Advocacy Update

Forrest WallWritten by Forrest Wall, CAE, Staff Vice President and Industry Relations

Legislative Session Ends Without ESA Reform

The final days of the 2017-18 Michigan Legislative Session proved frenetic as Governor Snyder and Republicans in both legislative chambers sought passage of numerous priorities. All legislation not enacted in the 2017-18 session will need to be reintroduced in the 2019-20 session and start the process over again. Below is a recap of a few key apartment industry issues:

Emotional Support Animals – The highest priority for which AAM sought passage at the end of the session was Senate Bill 663, which would have strengthened state law to help prevent the false representation of possession of an emotional support animal. The bill passed the Michigan Senate but was ultimately not considered by the Michigan House in the final days of the session as physician groups and the Michigan Department of Civil Rights raised late opposition to certain provisions in the bill. This legislation will be reintroduced in 2019.

Rent Control Bills – The preemption of local rent control is one of the most significant legislative accomplishments in AAM’s history. Unfortunately we are forced to constantly defend this law, and this legislative session was no exception. Three bills were introduced – but not acted upon – to either repeal or allow exceptions to the act. House Bill 4456 proposed a complete repeal, while House Bills 4686 and 4687 would have allowed local units of government the ability to limit rent for disabled individuals and senior citizens while providing property tax breaks to property subject to the local controls.

Prompt Payment – Legislation requiring private construction contracts to include a clause requiring prompt payment for labor, materials and services was also successfully opposed by AAM. The bill exempted single family residential and attached residential less than 7 units, but apartment buildings over 7 units were included with other types of construction.

“Open and Obvious” Codification – Senate Bill 1017 would have provided specific statutory language supporting the “open and obvious” doctrine in Michigan relating to the liability of property owners to injuries, such as slip and falls. Currently, there is no law providing clarity on this issue as its standard came from judicial rule. While this legislation passed the Michigan Senate, it did not pass the Michigan House.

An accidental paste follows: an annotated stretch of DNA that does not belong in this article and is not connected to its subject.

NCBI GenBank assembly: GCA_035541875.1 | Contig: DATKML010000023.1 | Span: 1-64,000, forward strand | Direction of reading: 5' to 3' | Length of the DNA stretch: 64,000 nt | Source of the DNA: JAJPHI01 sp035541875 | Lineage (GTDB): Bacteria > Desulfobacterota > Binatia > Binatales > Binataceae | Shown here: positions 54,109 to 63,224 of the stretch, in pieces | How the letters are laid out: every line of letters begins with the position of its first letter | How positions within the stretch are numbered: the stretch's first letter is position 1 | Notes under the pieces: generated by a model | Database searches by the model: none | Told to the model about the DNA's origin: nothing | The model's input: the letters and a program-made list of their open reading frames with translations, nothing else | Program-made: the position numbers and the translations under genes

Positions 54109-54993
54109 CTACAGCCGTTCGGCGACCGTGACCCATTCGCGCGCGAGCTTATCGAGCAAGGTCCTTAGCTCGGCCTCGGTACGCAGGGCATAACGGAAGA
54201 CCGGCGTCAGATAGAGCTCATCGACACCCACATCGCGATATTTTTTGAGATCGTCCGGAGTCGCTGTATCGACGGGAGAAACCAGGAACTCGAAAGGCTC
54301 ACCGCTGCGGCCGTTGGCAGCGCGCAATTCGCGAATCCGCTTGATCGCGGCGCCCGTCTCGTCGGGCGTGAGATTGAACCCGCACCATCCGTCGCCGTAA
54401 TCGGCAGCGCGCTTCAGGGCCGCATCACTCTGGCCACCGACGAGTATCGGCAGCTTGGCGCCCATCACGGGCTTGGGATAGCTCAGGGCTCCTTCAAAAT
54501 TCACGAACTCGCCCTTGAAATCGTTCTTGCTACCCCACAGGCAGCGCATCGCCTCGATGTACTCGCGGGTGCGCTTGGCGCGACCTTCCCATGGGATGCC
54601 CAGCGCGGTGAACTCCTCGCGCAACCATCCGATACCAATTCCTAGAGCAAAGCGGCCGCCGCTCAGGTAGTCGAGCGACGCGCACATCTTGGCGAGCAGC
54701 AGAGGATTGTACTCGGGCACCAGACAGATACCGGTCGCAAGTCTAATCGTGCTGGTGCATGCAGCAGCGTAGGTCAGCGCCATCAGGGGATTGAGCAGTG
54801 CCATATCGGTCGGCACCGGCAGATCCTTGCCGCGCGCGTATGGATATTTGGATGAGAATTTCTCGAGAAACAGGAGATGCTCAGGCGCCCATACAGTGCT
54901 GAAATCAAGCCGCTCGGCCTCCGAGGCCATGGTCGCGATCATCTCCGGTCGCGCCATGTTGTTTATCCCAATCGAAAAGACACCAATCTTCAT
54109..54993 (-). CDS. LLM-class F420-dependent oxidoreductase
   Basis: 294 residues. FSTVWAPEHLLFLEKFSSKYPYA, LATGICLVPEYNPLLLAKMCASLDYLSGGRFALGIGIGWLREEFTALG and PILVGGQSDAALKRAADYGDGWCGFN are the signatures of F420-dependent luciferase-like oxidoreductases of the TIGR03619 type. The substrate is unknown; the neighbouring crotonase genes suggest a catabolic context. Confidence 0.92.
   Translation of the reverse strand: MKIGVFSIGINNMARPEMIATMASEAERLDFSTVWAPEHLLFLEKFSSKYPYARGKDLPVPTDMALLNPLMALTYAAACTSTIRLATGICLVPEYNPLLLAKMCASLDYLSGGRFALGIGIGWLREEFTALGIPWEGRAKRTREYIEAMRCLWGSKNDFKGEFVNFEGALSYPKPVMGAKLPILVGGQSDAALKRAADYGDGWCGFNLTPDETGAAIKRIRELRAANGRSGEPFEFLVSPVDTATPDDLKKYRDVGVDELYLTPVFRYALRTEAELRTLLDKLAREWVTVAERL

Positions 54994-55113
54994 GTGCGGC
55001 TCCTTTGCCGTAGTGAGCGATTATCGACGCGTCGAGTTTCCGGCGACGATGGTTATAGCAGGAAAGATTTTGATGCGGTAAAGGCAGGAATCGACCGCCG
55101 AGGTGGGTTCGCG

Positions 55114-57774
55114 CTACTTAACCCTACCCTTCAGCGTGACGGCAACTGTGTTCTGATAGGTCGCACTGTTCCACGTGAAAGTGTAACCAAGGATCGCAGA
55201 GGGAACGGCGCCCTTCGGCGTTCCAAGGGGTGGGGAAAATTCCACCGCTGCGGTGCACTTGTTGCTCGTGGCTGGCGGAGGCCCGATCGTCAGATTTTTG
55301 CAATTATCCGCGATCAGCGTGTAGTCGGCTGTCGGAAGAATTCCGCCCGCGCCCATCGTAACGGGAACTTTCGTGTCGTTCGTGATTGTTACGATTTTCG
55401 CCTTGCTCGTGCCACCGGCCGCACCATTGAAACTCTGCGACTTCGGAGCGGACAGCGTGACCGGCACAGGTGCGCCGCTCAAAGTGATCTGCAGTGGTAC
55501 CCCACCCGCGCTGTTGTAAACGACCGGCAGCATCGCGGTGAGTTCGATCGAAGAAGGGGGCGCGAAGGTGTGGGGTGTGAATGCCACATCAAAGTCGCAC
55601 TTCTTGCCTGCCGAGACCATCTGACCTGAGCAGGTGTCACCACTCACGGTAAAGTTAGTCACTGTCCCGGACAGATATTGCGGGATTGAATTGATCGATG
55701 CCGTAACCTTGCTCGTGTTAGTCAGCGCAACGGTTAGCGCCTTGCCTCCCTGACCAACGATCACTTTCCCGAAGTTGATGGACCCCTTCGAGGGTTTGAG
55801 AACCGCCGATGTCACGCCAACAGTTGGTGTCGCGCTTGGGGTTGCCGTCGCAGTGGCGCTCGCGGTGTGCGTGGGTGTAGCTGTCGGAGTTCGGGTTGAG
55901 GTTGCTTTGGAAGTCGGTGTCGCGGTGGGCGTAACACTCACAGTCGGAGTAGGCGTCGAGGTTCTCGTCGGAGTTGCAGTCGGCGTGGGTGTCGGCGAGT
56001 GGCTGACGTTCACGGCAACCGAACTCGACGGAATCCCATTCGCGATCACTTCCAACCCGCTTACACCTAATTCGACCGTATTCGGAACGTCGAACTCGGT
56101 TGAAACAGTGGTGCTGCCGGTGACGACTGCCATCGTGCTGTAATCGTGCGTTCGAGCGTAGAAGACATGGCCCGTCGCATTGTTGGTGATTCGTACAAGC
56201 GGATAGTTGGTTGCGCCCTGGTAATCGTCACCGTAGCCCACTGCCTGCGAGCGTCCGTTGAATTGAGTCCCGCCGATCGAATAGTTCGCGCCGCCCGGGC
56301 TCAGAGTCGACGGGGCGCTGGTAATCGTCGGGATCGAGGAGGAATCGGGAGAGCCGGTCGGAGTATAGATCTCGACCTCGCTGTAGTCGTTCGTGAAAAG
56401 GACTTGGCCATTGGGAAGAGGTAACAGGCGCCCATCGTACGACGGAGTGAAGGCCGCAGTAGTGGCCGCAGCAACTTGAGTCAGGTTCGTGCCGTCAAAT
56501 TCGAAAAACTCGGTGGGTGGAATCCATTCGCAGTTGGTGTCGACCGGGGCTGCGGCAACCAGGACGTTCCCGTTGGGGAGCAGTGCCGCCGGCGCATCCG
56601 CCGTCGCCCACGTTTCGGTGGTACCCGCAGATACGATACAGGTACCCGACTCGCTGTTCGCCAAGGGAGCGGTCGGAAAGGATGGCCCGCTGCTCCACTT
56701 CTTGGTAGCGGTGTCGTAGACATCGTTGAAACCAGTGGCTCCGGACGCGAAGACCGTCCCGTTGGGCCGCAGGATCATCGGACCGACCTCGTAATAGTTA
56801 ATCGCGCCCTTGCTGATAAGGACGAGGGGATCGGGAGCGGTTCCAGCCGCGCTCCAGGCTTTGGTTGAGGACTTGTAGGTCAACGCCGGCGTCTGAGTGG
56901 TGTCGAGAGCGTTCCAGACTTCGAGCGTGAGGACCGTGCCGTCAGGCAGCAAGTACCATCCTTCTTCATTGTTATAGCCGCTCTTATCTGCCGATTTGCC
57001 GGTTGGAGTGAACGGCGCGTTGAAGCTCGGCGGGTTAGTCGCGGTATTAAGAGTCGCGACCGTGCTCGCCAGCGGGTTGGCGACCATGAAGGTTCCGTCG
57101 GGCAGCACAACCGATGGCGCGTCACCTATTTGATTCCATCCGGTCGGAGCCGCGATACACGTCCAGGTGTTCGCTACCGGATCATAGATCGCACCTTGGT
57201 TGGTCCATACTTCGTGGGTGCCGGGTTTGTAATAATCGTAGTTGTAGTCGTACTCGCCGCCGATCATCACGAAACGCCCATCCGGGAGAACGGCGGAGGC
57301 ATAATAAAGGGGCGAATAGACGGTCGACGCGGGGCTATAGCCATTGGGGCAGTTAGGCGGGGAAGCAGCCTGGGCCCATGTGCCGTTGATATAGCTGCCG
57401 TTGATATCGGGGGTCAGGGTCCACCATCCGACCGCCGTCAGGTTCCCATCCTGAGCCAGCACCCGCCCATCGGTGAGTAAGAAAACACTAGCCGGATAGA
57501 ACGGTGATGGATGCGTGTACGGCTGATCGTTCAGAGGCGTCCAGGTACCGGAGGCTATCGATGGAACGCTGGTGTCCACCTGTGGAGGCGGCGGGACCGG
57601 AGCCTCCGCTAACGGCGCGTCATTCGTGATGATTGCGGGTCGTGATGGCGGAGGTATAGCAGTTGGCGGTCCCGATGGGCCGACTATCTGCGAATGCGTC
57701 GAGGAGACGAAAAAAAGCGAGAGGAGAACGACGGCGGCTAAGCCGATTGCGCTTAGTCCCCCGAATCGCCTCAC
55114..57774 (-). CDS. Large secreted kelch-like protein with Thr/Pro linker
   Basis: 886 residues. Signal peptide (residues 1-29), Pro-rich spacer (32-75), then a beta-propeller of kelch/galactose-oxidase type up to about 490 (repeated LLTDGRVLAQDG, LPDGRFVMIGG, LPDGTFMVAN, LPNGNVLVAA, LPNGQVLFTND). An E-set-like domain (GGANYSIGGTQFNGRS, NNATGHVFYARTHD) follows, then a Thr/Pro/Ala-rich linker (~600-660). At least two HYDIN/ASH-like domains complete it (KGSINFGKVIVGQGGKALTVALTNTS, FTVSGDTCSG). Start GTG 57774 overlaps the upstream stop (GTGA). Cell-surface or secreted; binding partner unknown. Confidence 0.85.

Tree Ordinances – Arising out of a well-publicized dispute in Canton, a package of bills limiting local tree ordinances for certain zoning classifications was introduced in November and hotly debated in the final days of the session. After passage by the Michigan Senate, the bill package stalled in the Michigan House.

Posted in 2019, February 2019 | Comments Off on Advocacy Update

ABMWCSIF Six Year Returned Premium Comparison

Posted in 2019, JANUARY 2019 | Comments Off on ABMWCSIF Six Year Returned Premium Comparison

Advocacy Update

Written by Forrest Wall, CAE, Staff Vice President and Industry Relations

Busy Lame Duck Session Includes Numerous AAM Issues

The end of the 2017-18 Michigan Legislative Session saw a flurry of activity given the gubernatorial and other leadership changes coming in 2019. As a matter of fact, as of this writing (submitted before the session ended), this lame duck was on track to be one of the busiest ever in Michigan. There was the potential that over 300 bills could be sent to Governor Snyder in the final days of 2018!

AAM was tracking and working on dozens of bills that would impact the rental property industry. The highest priority for AAM was Senate Bill 663, which would strengthen state law to help prevent the false representation of possession of an emotional support animal. The bill passed the Michigan Senate and was being considered by the Michigan House in the final days of the session. Other legislation for which AAM sought passage included Senate Bill 1017, which would provide specific statutory language supporting the “open and obvious” doctrine in Michigan. Currently, there is no law providing clarity on this issue as its standard came from judicial rule.